Which is the richest city in Telangana

Telangana: India's 29th state shaped by social movements

On June 2, 2014, a new Indian federal state was founded: Telangana. Decades of political unrest brought the unified state of Andhra Pradesh, which integrated Telangana before the split, into the media and political field of India. Telangana is historically shaped differently than the rest of the Andhra Pradesh region. From 1724 to 1948 Telangana ruled that for Hyderabad Princely State belonged to the Nizams, Muslim rulers. The rest of what is now Andhra Pradesh was ruled by the British colonial powers. The same language called Telugu caused the politicians of the time to unite these two regions into a federal state. This happened despite different positions, as there were many skeptics, above all the then and first Indian Prime Minister Jawaharlal Nehru. On November 1, 1956, the Gentlemen’s Agreement signed, which established the fourth largest Indian state called Andhra Pradesh.

Image: State of India, State of Telangana

Hyderabad: A city divided in two

Hyderabad, located in the heart of Telangana and the capital of the united Andhra Pradesh as well as the joint capital Telangana and Andhra Pradesh for the next ten years (until Andhra Pradesh built its own capital), is a reflection of the deep contrasts of the subcontinent. Images of prosperity and poverty, multi-national corporations, the informal sector, shopping centers, skyscrapers and mud huts shape the cityscape. Over the past two decades billions of rupees have been invested in the new district called Hi-Tec City to make the city more attractive to international companies. The result was double-edged: Agricultural land was destroyed for the construction of companies and houses, which resulted in the livelihoods of thousands of farmers being destroyed in the name of development. On the other hand, Hyderabad experienced an economic boom. Forty percent of the undivided state's revenue came from Hyderabad-based companies such as Microsoft and Facebook. As a result, this 40% was also reinvested in Hyderabad. State investments and development programs ignored the lack of infrastructure, the lack of hospitals and training facilities in the rest of Telangana and in the politically neglected Rayalaseema region, south of Telangana. The main focus was on Hyderabad, as the city brought profits - also for the coastal region Andhra Pradesh, the richest region of the undivided federal state. Due to the numerous strikes in the course of the dispute for a separate federal state, which resulted in both countless power outages and daily closings of magistrates and training centers, multi-national and national corporations began to migrate or to choose Hyderabad as their headquarters. The economic consequences of this will only be felt in the coming years for the people of Telangana.

The emergence of Telangana

In this social, economic, and political scenario, the Telangana movement, which began in the 1960s, picked up momentum again from 2008 onwards. It achieved its breakthrough in autumn 2013, when the then ruling Congress party approved the establishment of Telangana. Despite massive resistance from political and social ranks, the secession of the state of Telangana was confirmed on Feb. 17, 2014 in the House of Commons and on Feb. 20, 2014 in the House of Lords. The task of overcoming these social contradictions and the increasing economic gap between the population has become the founder and first Chief Minister Telanganas, Kalvakuntha Chandrasekhara Rao made of Telangana Rashtra Samiti (TRS). Telangana is 90% inhabited by Dalits, Adivasi and Muslims. Population groups that are largely to be found at the bottom of the social and economic wealth pyramid. Women in these groups are particularly affected by the social and economic differences. Hopes are high that Kalvakuntha Chandrasekhara Rao will bring the promised economic boom and a better position for women, Dalits, Adivasi and Muslims in society. The first possible redistribution of wealth is in sight: The results of a detailed household survey in Telangana, which was carried out on August 19, 2014, should have positive effects on the economically and socially disadvantaged population class of Telangana. Gas cylinders and small areas of arable land were promised to the dispossessed. Here, too, the future will show to what extent this can actually be implemented and the social gap can be bridged.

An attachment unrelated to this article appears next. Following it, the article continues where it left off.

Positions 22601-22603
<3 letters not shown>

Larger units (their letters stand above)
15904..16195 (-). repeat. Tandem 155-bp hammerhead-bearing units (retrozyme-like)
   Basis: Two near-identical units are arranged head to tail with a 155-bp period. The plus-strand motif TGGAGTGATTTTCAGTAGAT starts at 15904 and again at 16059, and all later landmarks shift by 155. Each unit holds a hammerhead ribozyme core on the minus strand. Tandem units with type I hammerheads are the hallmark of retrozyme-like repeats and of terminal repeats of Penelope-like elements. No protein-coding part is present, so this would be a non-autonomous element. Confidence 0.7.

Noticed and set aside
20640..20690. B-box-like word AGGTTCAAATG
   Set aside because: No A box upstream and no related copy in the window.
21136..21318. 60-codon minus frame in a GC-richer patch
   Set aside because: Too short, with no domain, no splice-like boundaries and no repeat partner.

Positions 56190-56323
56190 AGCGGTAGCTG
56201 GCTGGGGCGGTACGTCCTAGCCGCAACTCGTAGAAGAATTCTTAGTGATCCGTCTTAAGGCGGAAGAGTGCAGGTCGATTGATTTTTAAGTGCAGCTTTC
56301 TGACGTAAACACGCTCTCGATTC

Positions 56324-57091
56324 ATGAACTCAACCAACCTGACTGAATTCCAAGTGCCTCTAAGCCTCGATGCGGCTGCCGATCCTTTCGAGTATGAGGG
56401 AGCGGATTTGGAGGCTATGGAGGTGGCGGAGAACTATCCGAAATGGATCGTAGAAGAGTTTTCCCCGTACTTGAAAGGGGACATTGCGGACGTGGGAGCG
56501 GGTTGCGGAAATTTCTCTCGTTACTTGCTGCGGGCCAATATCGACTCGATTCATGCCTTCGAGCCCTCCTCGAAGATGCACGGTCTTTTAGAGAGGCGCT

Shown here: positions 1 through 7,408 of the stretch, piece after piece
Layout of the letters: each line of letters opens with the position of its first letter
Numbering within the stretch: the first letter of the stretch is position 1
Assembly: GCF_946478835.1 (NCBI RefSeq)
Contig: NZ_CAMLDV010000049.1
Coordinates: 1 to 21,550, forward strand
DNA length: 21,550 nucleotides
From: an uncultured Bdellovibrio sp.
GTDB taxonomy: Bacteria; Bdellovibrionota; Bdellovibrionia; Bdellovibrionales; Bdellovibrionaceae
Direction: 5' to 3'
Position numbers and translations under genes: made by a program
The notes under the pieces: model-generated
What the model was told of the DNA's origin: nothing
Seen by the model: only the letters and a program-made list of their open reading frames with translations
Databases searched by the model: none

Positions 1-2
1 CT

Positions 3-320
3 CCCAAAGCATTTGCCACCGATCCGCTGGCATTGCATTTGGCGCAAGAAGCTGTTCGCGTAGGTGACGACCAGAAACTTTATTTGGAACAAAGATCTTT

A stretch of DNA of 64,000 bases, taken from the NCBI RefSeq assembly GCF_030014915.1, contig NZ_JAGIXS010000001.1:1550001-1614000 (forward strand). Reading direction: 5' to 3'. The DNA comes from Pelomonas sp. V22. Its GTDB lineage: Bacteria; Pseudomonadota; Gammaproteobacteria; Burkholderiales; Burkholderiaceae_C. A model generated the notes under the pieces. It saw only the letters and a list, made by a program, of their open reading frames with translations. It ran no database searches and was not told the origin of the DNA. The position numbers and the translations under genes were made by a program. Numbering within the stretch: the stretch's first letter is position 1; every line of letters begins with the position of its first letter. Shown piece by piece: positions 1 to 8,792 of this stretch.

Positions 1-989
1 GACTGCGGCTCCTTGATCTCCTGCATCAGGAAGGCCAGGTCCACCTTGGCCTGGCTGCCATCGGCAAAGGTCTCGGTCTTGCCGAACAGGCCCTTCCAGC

The Telangana Movement

Writers, activists, politicians, NGOs and scientists documented the rift in Telangana and the Telangana movement. There are three in particular who have been campaigning for a state of Telangana for years: Subadhra Joopaka, Gowri and Gogu Shyamala. These three writers belong to the first generation in their families who had the opportunity to attend school and university. They are part of the Dalit and Telangana movements. Her literary work is primarily about showing the effects of the caste system on Dalit women. Since the Telangana movement is not exempt from a patriarchal gender understanding and hierarchical caste scheme, they also shed light on these very controversial topics within the movement in their work. They criticize the instrumentalization of women by politicians who wanted to show that the Telangana movement is ready to change the great gender injustice of the country and to give women the same place socially and politically. This happened neither at the level of the movement nor in the occupation of the first government of Telangana. The coming years will show whether the growing skepticism of Subadhra Joopaka and Gogu Shyamala or the positive assessment of Gowri will come into play.